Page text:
• Communicating opportunities and proposals for social, behavioral and economic science researchers to participate in cross-cutting and interdisciplinary programs and activities (Sec. 10306(i)).
  • Supporting research and development of data, models, indicators and associated analytical tools to improve understanding of the impacts of federally funded research on society, the economy and the workforce, including domestic job creation (Sec. 10306(j)).
  • Supporting research to improve the use of advanced sensing systems in rural and agricultural areas; highlighting improved productivity in agriculture as a goal for activities funded under the Advanced Technological Education program; and supporting a Government Accountability Office technical assessment for precisions agriculture technologies (Sec. 10306(w)).

Among proposals for the DOE within COMPETES we support:

  • Authorization through FY26 for construction, maintenance and repairs on facilities of the six main research program areas within the Office of Science, including:
  1. Basic Energy Sciences: a new Computational Materials and Chemicals Sciences research program and construction upgrades to at various facilities including the Advanced Photon Source, Spillage Neutron Source Proton Power, Advanced Light Source and Linac Coherent Light Source II High Energy, and the Nanoscale Science Research Center Recapitalization Project (Sec. 10102)
  2. Biological and Environmental Research: proposal includes the establishment of up to six bioenergy research centers to conduct fundamental research in those areas (Sec. 10103).
  3. Advanced Scientific Computing Research Program: proposal for a high-end computing program to support the development of advanced computer architecture and algorithms, and expanding the Computational Science Graduate Fellowship (Sec. 10104)
  4. Fusion Energy Research: proposal for a fusion materials program and a High-Performance Computing for Fusion Innovation Center (Sec. 10105)
  5. High Energy Physics: proposal directs continued U.S. participation in the Large Hadron Collider and authorizes funding for upgrades to certain specified research facilities (Sec. 10106)
  6. Nuclear Physics Program: proposal includes construction of a facility for rare isotope beams and an electron ion collider (Sec. 10107).

Other proposals we consider beneficial to the country’s scientific community include:

Quadrennial Science and Technology Review

We support the proposal to direct the Office of Science and Technology policy to review the science and technology enterprise of the United States every four years. The section also describes the scope and requirements of the review (Sec. 10612).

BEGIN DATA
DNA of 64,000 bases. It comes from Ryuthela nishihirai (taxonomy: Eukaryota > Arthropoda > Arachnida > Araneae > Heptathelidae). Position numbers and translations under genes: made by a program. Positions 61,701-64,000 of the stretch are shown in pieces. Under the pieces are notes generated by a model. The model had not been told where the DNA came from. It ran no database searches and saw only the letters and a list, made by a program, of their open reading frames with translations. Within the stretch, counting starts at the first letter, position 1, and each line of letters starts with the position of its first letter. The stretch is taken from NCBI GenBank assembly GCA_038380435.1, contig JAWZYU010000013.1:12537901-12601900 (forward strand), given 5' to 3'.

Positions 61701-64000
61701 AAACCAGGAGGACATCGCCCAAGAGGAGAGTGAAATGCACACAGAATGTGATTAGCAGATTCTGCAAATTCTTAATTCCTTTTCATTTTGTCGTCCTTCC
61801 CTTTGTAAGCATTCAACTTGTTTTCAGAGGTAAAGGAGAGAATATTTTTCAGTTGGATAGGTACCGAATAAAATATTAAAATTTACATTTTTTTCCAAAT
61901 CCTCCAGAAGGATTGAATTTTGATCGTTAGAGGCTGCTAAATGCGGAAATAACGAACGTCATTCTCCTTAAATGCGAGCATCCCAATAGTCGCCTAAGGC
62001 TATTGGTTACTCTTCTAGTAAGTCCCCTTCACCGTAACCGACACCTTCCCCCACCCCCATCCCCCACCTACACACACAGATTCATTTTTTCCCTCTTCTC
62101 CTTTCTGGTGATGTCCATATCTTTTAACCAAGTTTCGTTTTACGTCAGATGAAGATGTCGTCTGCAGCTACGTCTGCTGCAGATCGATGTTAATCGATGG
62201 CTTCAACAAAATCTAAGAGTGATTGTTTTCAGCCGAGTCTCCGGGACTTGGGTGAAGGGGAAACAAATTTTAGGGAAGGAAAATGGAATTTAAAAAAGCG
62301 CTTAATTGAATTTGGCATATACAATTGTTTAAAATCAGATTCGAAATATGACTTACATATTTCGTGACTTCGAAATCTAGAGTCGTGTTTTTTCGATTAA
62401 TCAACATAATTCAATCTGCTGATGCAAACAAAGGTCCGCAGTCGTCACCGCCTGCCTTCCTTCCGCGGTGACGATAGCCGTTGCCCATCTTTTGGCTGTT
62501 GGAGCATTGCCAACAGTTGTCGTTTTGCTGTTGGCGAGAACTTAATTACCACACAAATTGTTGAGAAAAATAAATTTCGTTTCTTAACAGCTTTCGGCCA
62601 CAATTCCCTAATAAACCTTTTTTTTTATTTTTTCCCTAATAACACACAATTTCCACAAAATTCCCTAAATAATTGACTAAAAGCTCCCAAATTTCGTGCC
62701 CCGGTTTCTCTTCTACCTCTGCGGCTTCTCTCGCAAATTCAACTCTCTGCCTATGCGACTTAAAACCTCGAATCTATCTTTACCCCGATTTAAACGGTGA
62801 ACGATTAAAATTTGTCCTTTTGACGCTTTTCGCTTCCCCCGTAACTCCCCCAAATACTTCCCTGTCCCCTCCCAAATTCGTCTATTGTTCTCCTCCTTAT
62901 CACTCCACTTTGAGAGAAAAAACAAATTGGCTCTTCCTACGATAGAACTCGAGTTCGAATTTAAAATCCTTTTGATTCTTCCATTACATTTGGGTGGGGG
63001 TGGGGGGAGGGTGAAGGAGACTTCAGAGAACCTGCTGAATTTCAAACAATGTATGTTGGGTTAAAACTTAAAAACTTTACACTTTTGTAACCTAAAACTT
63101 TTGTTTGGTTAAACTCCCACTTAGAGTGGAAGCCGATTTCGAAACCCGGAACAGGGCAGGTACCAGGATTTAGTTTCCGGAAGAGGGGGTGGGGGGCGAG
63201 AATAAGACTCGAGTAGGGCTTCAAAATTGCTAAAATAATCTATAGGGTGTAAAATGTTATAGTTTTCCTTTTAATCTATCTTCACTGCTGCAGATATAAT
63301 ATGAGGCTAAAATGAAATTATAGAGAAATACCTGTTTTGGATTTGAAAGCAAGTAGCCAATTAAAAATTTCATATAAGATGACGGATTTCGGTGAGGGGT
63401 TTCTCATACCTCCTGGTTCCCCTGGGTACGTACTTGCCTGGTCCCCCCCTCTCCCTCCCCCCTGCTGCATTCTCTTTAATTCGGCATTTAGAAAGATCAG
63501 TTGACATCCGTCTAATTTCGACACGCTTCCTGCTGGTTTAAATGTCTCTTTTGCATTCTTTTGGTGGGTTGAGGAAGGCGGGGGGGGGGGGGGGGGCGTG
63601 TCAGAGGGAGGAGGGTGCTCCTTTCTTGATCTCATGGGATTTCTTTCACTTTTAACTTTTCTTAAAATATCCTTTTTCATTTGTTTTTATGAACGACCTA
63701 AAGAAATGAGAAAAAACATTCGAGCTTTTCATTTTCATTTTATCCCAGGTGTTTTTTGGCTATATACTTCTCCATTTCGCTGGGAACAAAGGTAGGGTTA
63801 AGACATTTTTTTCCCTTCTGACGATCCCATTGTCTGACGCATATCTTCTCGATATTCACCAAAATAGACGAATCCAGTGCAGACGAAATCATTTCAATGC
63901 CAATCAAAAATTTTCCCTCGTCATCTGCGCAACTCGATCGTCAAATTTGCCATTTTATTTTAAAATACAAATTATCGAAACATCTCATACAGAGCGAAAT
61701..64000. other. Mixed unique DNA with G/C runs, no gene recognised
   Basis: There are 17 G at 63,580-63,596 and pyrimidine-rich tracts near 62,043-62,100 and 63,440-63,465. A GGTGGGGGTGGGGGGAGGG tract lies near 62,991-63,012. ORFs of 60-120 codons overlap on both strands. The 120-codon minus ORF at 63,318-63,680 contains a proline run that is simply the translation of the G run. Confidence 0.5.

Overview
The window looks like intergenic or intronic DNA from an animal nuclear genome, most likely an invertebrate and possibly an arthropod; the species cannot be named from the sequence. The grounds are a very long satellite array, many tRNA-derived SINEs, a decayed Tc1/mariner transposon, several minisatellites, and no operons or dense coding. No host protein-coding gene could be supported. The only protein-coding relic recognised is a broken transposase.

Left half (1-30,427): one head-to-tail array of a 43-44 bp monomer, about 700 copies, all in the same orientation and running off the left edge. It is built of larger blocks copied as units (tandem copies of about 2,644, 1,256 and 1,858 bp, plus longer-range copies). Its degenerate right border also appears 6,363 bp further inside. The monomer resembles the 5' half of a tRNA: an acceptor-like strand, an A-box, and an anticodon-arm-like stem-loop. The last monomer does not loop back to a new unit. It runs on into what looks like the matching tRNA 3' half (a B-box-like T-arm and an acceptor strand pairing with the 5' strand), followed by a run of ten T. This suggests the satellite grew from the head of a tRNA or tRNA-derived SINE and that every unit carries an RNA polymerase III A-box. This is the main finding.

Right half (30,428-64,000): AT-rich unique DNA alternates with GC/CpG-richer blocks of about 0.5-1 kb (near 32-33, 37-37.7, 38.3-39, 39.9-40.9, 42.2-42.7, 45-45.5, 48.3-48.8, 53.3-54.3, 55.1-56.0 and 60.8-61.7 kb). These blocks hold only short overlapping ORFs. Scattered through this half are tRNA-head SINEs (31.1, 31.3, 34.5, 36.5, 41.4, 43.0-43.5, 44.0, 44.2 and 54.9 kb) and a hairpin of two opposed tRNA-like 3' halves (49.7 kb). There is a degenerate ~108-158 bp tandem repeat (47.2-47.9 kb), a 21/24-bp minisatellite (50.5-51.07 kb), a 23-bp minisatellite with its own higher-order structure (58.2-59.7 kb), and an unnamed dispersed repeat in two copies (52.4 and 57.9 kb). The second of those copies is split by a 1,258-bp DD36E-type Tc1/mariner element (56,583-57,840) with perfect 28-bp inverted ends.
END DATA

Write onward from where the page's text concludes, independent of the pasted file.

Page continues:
Diversity Efforts

We support significant research capacity development at Historically Black Colleges and Universities and Minority Serving Institutions. While NSF has current programs in this area, investments in these institutions have been woefully inadequate.

We support an update to the report “On Being a Scientist: A Guide to Responsible Conduct in Research” to include new professional standards of conduct, evidence-based practices for fostering an inclusive work environment, methods to identify and address incidents of sexual and gender harassment, and professional standards for mentorship and teaching (Sec. 10546).

Research Security

We support the proposal to study the feasibility of establishing an independent, non-profit entity to further protect the United States research enterprise against foreign interference, theft, and espionage.


We endorse the spirit of the proposed Innovation Engines concept and the Established Program for Competitive Research (EPSCoR) jurisdictions within the DOE Office of Science which supports early stage research across a wide range of DOE program areas.

However we suggest removal of provisions in the USICA that would require 20 percent of the total NSF budget for EPSCoR states as well as 20 percent of funds authorized for DOE and the NSF Directorate for Technology and Innovation. Such prescriptive funding requirements could negatively impact or otherwise preclude emerging research institutions’ funding opportunities in non-EPSCoR states. Additionally we are concerned that these provisions would fundamentally reduce the research profiles and the scientific capacity at existing institutions, instead of continuing to leverage the crucial investments that have been made over decades at these remarkable facilities.  We urge you to articulate legislation that  provides our world-class research ecosystem with pragmatic funding across EPSCoR and non-EPSCoR states alike.

The Society for Science at User Research Facilities is proud to highlight the crucial, brilliant research across America’s User Facilities network, and we applaud the House and Senate for taking actions to strengthen our nation’s competitiveness through increased investments in federal scientific research infrastructure, and innovation programs.  We commend the bipartisan efforts to date to craft legislation to support our scientific enterprise.

See the full statement in the PDF below.